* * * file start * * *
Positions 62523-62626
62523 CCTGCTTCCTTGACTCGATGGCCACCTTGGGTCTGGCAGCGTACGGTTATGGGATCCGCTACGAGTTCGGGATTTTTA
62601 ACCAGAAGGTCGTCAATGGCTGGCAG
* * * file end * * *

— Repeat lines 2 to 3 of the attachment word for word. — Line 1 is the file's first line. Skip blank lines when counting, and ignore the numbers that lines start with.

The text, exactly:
62523 CCTGCTTCCTTGACTCGATGGCCACCTTGGGTCTGGCAGCGTACGGTTATGGGATCCGCTACGAGTTCGGGATTTTTA
62601 ACCAGAAGGTCGTCAATGGCTGGCAG